The Supreme Court on Thursday punted the issue of determining when internet companies are protected under a controversial liability shield, instead resolving the case on other grounds.

The justices were considering two lawsuits in which families of terrorist attack victims said Google and Twitter should be held liable for aiding and abetting ISIS, leading to their relatives’ deaths.

Google asserted that Section 230 of the Communications Decency Act, enacted in 1996 to prevent internet companies from being held liable for content posted by third parties, protected the company from all of the claims.

But rather than wading into the weighty Section 230 dispute — which internet companies say allows them to serve users and offers protection from a deluge of litigation — the court Thursday found neither company had any underlying liability to need the protections.

In the Twitter case, conservative Justice Clarence Thomas wrote for a unanimous court that the plaintiffs’ allegations fell “far short of plausibly alleging that defendants aided and abetted the Reina attack.”

That dispute arose after an ISIS-linked attacker killed Nawras Alassaf and 38 other people at an Istanbul nightclub in 2017. Alassaf’s family sued Twitter and other tech platforms, accusing them of not taking enough enforcement action against the terrorist group.

The Google case presented similar facts. The family of U.S. citizen Nohemi Gonzalez, who was killed during an 2015 ISIS attack in Paris, sued Google for its purported recommendations of pro-ISIS videos on YouTube.

“Rather, we think it sufficient to acknowledge that much (if not all) of plaintiffs’ complaint seems to fail under either our decision in Twitter or the Ninth Circuit’s unchallenged holdings below. We therefore decline to address the application of §230 to a complaint that appears to state little, if any, plausible claim for relief,” the court wrote in an unsigned opinion in the Google case.

Google’s general counsel Halimah DeLaine Prado said the “countless companies, scholars, content creators and civil society organizations who joined with us in this case will be reassured by this result.”

“We’ll continue our work to safeguard free expression online, combat harmful content, and support businesses and creators who benefit from the internet,” Prado added in a statement. 

A spokesperson for Twitter did not immediately respond to a request for comment.

The two decisions leave a legal battle over the scope of Section 230 unresolved.

Section 230 protects internet companies, of all sizes, from being held legally responsible for content posted by third parties. The protection has faced criticism from both sides of the aisle, with Democrats largely arguing it allows tech companies to host hate speech and misinformation without consequences and some Republicans alleging it allows tech companies to make content moderation decision with an anti-conservative bias.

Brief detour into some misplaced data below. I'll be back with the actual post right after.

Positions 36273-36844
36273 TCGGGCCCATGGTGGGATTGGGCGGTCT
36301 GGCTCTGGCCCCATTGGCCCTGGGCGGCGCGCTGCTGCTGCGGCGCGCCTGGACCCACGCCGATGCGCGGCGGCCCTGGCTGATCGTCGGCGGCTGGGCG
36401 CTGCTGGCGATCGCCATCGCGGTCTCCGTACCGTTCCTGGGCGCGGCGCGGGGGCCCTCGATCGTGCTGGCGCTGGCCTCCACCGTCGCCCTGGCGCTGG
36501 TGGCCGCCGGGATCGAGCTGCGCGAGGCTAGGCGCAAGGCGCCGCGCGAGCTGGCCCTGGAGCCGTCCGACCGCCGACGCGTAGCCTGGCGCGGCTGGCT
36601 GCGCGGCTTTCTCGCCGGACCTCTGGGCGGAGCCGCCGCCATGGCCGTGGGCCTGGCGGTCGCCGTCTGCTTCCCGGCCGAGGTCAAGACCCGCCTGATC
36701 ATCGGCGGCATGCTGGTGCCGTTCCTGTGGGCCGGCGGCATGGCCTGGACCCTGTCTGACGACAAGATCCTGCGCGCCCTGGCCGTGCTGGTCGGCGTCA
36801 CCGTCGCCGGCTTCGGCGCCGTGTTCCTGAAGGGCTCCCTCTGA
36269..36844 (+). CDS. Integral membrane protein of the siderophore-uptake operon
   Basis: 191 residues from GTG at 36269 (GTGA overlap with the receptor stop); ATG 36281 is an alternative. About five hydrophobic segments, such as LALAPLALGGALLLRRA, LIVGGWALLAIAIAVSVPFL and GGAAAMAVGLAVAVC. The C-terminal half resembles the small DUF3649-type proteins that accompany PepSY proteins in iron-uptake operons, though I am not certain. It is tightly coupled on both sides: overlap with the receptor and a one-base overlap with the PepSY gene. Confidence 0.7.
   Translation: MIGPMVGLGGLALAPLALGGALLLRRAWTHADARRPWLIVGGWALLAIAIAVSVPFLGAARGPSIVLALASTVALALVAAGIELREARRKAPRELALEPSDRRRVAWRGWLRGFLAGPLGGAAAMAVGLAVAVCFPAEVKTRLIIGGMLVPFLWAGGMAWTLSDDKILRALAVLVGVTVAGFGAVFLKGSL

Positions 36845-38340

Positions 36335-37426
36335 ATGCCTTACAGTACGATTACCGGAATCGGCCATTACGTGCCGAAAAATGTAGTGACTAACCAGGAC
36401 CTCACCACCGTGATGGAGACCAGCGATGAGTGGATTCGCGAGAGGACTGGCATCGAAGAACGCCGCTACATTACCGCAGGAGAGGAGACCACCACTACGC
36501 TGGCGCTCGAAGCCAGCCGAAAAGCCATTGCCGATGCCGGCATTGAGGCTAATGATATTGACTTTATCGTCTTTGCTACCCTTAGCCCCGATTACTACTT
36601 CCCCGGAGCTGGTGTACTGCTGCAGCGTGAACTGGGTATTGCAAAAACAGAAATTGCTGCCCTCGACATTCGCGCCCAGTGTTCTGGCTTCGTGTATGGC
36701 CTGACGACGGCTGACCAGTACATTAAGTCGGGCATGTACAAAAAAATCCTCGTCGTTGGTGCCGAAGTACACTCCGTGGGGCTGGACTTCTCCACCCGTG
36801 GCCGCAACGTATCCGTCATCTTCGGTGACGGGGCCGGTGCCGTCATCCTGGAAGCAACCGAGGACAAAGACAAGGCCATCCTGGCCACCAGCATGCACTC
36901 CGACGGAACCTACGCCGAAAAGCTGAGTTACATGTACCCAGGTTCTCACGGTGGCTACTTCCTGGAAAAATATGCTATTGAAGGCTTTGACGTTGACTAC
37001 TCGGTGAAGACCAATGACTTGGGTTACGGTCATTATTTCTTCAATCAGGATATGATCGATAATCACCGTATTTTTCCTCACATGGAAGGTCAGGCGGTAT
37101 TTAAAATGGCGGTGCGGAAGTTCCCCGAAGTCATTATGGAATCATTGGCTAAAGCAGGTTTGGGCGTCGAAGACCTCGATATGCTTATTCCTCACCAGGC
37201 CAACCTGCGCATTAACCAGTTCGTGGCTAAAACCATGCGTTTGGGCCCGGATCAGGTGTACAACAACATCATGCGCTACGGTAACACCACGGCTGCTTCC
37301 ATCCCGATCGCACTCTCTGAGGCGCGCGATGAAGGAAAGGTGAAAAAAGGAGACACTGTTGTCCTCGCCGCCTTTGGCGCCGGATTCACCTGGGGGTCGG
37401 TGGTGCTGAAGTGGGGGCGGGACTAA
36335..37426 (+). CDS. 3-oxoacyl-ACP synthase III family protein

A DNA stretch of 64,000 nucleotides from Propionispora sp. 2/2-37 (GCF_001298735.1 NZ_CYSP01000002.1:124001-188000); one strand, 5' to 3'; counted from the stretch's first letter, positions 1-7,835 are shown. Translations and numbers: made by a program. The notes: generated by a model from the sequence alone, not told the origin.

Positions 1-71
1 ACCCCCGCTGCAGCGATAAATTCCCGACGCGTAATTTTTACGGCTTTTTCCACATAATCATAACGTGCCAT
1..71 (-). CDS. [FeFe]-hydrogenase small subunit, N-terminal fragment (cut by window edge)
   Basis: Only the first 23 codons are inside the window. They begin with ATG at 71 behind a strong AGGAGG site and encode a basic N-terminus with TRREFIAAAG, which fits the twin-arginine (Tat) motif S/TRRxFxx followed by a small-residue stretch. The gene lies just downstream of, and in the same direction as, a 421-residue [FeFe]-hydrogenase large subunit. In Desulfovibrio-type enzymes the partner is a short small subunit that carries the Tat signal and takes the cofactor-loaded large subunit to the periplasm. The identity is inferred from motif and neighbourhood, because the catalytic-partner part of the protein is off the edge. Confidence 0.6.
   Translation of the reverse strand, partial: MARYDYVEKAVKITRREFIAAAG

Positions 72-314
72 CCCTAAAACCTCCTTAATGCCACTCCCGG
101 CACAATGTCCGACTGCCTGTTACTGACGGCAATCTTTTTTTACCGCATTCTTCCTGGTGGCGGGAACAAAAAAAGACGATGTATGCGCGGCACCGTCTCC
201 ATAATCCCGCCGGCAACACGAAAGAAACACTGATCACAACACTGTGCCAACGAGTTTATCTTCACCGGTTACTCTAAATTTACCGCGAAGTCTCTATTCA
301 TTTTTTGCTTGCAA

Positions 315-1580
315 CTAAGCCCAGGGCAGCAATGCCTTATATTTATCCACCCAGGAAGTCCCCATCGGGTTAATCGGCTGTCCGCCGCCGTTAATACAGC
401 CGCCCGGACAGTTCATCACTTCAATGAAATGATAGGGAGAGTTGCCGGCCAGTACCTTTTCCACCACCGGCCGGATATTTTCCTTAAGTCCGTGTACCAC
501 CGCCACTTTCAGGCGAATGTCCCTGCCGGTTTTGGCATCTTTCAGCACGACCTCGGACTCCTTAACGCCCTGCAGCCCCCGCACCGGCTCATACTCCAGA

In a concurring opinion, Justice Ketanji Brown Jackson cautioned that Thursday’s rulings were “narrow in important respects” and did not necessarily translate to other contexts.

“Both cases came to this Court at the motion-to-dismiss stage, with no factual record. And the Court’s view of the facts — including its characterizations of the social-media platforms and algorithms at issue — properly rests on the particular allegations in those complaints. Other cases presenting different allegations and different records may lead to different conclusions,” Jackson wrote.

The tech industry argues the provision is essential to keep providing their services for users. In addition to Google and industry groups that represent tech giants, smaller tech companies — often on opposing battle lines from the large companies on other tech policy issues — filed briefs in support of Google in the case. 

Supporters argued the provision is especially important in order to protect smaller tech companies which would face even more hurdles if faced with legal fees from litigation. 

The industry cheered the court’s decision. 

Chris Marchese, litigation center director for NetChoice, which names Google among its association members, called it a “huge win for free speech on the internet.” 

“The Court was asked to undermine Section 230—and declined.”

Marchese said in a statement. “With billions of pieces of content added to the internet every day, content moderation is an imperfect—but vital—tool in keeping users safe and the internet functioning. The Supreme Court’s decisions protect free speech online by maintaining Section 230.” 

Jess Miers, legal advocacy counsel at Chamber of Progress, which names Google among its corporate partners, said the decision to leave Section 230 “untouched is an unambiguous victory for online speech and content moderation.”

“While the Court might once have had an appetite for reinterpreting decades of Internet law, it was clear from oral arguments that changing Section 230’s interpretation would create more issues than it would solve. Ultimately, the Court made the right decision: Section 230 has made possible the Internet as we know it,” Miers said in a statement.

—Updated at 11:50 a.m.